Breathing New Life into Carbon Markets
March 13, 2013
World Bank’s Partnership for Market Readiness delivering climate solutions
Washington, March 13, 2013 – Faced with the growing scientific evidence on the dangers of climate change, over 30 countries are meeting here today in an attempt to breathe new life into the world’s struggling carbon markets.
From China to Costa Rica, Turkey to South Africa, government officials are sharing new ideas, experiences and plans on domestic emissions trading, carbon taxes, and other innovative market instruments to tackle climate change. These discussions are taking place at the fifth global meeting of the Partnership for Market Readiness (PMR) – a coalition of developed and developing countries that began working together in 2010.
“This growing group of like-minded first movers is building the carbon markets of the future,” said Rachel Kyte, Vice President for Sustainable Development at the World Bank. “With its knowledge and financial support, the PMR supports the assessments, design, and implementation of carbon pricing instruments. A predictable price on carbon will drive investment in clean, green growth, and reveal the real cost of carbon-polluting activities.”
“While the countries in the PMR see that this bottom up approach is working and hope that others will join the fold, at some point the world will need the supporting infrastructure to ensure exchangeability of carbon assets.” Kyte continued. “At least 35 countries, 18 sub-national jurisdictions in the U.S. and Canada, and the seven Chinese cities and provinces – covering about one-third of China’s GDP – will soon be participating in emissions trading systems. Connecting these markets has to be a priority.”
The PMR is made up of a dozen contributing participants, such as the United States, Australia, Japan, the European Commission and other European countries, and 16 implementing countries, including China, Chile, Mexico and Costa Rica, the first four countries to receive grant financing from the PMR in support of their carbon market readiness proposals.
Addressing the meeting today, Wang Shu, Deputy Director of the China National Development and Reform Commission, said, "China is determined to pursue low carbon development. Addressing climate change is an important opportunity for transformation to a green and low carbon economy. We believe market-based instruments, such as carbon emissions trading, is an efficient approach to achieving this. China hopes to develop its own carbon market with the support of the PMR, an experience that will provide other countries with lessons learned."
The PMR provides a platform for developed and developing countries alike to learn from one another’s experiences and explore and implement innovative approaches to greenhouse gas mitigation.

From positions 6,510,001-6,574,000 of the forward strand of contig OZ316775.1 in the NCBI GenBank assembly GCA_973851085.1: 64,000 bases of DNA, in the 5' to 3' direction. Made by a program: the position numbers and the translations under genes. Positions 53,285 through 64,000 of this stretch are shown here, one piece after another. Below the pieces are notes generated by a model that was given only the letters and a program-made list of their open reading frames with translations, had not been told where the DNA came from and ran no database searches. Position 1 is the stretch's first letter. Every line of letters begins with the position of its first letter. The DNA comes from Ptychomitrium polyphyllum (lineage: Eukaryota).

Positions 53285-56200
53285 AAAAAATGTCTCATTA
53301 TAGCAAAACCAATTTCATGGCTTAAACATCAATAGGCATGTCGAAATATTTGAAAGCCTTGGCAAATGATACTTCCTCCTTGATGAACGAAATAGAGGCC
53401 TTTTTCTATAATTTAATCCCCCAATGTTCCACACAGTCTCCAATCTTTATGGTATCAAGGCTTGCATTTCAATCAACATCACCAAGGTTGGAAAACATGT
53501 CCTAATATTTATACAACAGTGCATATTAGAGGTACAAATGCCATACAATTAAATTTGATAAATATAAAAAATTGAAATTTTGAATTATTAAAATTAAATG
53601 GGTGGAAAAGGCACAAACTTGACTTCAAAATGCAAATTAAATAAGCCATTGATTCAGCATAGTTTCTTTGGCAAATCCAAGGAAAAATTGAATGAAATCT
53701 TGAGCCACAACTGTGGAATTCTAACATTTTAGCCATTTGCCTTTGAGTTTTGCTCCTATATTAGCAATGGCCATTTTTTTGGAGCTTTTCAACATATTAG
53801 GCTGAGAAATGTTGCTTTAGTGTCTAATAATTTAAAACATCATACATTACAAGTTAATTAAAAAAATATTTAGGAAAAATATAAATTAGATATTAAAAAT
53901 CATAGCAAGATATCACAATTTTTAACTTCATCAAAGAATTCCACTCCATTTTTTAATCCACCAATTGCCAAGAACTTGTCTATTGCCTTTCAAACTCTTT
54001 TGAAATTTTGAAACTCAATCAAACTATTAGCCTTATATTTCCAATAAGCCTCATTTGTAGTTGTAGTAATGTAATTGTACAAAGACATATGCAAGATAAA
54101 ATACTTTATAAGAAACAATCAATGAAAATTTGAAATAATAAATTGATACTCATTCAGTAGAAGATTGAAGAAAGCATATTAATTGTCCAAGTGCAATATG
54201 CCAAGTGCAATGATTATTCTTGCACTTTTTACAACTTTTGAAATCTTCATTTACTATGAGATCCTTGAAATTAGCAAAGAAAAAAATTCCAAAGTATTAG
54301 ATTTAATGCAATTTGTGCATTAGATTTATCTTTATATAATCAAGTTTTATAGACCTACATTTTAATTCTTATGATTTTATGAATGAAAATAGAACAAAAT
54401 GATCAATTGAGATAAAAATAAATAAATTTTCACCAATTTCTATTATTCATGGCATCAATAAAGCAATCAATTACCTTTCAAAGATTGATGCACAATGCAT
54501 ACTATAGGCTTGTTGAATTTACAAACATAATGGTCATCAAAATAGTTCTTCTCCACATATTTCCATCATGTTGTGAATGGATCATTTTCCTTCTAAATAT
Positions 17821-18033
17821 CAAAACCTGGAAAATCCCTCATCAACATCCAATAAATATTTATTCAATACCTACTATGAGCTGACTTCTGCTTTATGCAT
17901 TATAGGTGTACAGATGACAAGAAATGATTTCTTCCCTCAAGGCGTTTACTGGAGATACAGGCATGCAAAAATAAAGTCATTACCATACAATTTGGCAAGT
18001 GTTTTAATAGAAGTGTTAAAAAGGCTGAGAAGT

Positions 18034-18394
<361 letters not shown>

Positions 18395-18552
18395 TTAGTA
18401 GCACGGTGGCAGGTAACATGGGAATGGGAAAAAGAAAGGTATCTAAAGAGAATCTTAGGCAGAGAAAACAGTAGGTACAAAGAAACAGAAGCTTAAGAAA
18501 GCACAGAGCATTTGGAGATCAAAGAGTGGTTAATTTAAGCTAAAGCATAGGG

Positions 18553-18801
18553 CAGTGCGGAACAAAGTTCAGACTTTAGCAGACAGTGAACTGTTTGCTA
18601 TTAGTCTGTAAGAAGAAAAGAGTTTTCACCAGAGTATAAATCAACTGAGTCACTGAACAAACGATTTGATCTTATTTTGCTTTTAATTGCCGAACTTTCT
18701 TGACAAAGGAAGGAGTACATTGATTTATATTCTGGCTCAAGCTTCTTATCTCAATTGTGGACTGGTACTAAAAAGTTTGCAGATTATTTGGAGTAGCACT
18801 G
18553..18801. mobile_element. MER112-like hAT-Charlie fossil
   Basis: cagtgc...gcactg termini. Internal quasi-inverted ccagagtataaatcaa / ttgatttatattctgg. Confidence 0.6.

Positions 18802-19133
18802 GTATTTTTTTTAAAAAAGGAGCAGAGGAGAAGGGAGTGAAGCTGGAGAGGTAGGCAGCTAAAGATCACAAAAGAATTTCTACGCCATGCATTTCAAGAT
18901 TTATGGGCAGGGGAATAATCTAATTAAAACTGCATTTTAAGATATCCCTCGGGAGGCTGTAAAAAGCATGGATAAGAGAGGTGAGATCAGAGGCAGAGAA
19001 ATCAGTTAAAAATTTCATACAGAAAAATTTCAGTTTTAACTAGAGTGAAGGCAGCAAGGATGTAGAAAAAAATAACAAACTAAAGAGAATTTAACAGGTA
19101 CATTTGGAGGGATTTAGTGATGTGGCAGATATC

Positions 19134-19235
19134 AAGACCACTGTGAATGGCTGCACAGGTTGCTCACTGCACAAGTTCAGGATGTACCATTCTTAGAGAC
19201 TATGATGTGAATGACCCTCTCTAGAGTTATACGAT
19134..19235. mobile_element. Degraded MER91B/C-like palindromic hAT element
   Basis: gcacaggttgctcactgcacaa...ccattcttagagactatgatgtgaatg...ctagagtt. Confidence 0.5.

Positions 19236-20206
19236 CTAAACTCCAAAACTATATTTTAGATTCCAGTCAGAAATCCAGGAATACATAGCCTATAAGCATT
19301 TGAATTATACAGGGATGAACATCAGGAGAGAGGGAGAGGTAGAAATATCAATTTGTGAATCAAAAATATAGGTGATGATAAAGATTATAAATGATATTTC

"For Costa Rica, the development of new market instruments and, in particular, the development of a domestic carbon market, is a strategic approach to support local action towards carbon neutrality by 2021,” René Castro Salazar, Costa Rica Minister of Environment and Energy. “This is a voluntary commitment incorporated into our national climate change strategy that seeks to align low-carbon growth and eco-competitiveness by our industry in a post 2020 world.”
At this week’s meeting, the grant recipients each presented their readiness proposals, explaining how they plan to implement specific market-based approaches to reduce greenhouse gas emissions and combat climate change. There is a diversity of approach, with each country choosing its own path, but with the common objective of lowering emissions.
Chile is pursuing a roadmap for an emissions trading system in the energy sector that includes building a greenhouse gas registry system to track emission permits.
China will start the process of building a national emissions trading scheme based on pilots in five cities and two provinces, which are expected to start this year.
Costa Rica is aiming for a carbon-neutral economy by 2021 – a commitment incorporated into a national climate change strategy that seeks to align low-carbon growth and eco-competitiveness. With the help of the PMR, it will work on the infrastructure and demand/supply of a domestic carbon market.
Mexico is pioneering a market mechanism for carbon credits with a robust monitoring and verification system to track emission reductions - an important part of their plan to reduce their emissions by up to 30% by 2020.
The PMR allows representatives from the world’s largest economies and major actors in climate change mitigation to have an open and frank discussion on market-based solutions to tackle climate change.